Here is a look at the top 10 pet poisons.
Prescription human medications:-
Medications like: Heart medications, pain relievers, anti-depressants, and amphetamines top the list of most frequently exposed toxins for the last five years.-
Most homes have various insecticides that can be very toxic to our pets such as: ant and roach bates, Organophosphates, Pyrethrins (especially cats), Carbamates, and many more. The most reported insecticide related poisons are associated with accidental application of dog flea and tick medications to the household cat.
Over-the-counter human medications:
Ibuprofen (Advil or Motrin), Acetaminophen (Tylenol), Naproxen, nutraceuticals (fish oil, joint supplements), and fat soluble vitamins.-
Veterinary products and medications:
Veterinary medications are commonly flavored to increase a pets compliance, unfortunately this also leads to over indulgence. In some cases pets have been found to eat an entire bottle of medications, which can prove to be very toxic.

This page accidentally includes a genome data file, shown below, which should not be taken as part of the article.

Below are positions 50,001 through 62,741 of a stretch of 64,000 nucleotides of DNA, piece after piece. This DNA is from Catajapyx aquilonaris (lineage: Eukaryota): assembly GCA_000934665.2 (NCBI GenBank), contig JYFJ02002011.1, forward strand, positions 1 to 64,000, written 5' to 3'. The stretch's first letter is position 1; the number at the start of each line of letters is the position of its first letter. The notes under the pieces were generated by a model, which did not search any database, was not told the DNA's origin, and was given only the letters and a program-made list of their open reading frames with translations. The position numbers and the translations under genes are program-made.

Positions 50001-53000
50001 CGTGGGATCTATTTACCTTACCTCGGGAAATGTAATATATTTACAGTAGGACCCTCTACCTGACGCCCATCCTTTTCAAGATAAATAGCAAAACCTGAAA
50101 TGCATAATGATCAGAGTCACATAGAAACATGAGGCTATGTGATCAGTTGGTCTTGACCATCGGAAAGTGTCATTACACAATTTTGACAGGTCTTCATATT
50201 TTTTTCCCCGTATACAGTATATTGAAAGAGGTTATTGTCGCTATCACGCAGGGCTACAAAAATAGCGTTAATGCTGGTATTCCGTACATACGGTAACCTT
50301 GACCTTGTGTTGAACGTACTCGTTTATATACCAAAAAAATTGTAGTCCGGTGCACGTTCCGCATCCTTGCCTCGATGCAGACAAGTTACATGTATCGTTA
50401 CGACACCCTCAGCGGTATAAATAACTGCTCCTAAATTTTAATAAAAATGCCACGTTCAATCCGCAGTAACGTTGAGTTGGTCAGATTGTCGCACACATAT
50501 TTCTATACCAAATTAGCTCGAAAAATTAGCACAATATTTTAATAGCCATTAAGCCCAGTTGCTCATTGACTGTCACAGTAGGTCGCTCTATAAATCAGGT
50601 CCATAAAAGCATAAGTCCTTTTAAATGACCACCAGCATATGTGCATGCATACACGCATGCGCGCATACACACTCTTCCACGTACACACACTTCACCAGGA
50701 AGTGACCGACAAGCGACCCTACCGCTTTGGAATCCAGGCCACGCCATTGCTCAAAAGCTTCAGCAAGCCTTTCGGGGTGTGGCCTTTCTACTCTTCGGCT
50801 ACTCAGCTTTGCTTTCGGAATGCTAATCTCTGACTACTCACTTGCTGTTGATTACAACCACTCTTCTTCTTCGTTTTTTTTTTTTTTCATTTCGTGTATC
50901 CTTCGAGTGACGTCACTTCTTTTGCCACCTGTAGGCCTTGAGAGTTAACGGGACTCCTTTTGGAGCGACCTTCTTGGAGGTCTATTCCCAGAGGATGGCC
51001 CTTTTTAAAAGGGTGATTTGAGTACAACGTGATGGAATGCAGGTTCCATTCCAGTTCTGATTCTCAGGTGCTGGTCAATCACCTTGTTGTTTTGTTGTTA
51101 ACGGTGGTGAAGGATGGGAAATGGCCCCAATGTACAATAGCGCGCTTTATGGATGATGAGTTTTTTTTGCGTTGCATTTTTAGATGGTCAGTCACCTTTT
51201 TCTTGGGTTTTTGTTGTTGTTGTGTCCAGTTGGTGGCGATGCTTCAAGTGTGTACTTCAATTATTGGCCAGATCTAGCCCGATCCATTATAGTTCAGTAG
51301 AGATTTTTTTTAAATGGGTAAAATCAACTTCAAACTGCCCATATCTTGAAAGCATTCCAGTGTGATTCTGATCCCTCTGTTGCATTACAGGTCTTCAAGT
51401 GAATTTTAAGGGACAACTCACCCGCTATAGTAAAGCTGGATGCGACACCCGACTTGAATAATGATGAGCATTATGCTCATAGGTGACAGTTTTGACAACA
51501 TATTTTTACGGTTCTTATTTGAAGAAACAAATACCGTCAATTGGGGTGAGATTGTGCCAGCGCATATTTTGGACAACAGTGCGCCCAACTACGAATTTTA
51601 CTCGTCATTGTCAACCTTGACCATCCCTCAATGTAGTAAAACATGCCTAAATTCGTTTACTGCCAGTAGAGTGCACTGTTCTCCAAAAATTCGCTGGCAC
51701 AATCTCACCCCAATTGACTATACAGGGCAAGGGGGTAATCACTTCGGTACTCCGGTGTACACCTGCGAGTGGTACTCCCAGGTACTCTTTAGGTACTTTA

Paints, Varnishes, cleaners, and random objects that may become ingested and cause stomach or intestinal obstructions.-
Raisins, grapes, macadamia nuts, Xylitol (sugar substitute), onions, garlic and avocados can all be toxic to animals. Foods that are high in fat and protein can also cause life threatening pancreatitis.
Chocolate continues to hold the No. 1 spot for the most common food toxicity causing: diarrhea, vomiting, seizures, heart abnormalities, and even death.
Some common household plants that can cause diarrhea, vomiting, and even organ failure are: Lilies, Daffodils, Sago palm, Chrysanthemums, Oleander, and holiday plants such as: Mistletoe and Holly.-
Common over-the-counter baits/rodenticides that are designed to kill rodents like: rats, mice, moles, voles, etc are tempting treats for pets and account for more than 4 percent of national calls to ASPCA Animal Poison Control Center. These poisons can cause internal bleeding, organ failure and death.-
Lawn and garden products:-
Fertilizers, weed killers, and herbicides. In a 1991 study published in The Journal of the National Cancer Institute a direct link was found between malignant lymphoma in dogs and non-Hodgkin's lymphoma and the herbicide, 2,4-D.-
Sources: ASPCA Animal Poison Control Center Top 10 Pet Poisons, 2012.
Have a pet question? Email email@example.com. Veterinarians Charlie Meynier and Tom Suplizio practice at the Vail Valley Animal Hospital and ER, with locations in Eagle-Vail and Edwards. On-call vets are available after hours, and an emergency hospital in Edwards is open 24 hours a day. For more information, call 970-926-3496 or visit www.vailvalleyanimalhospital.com.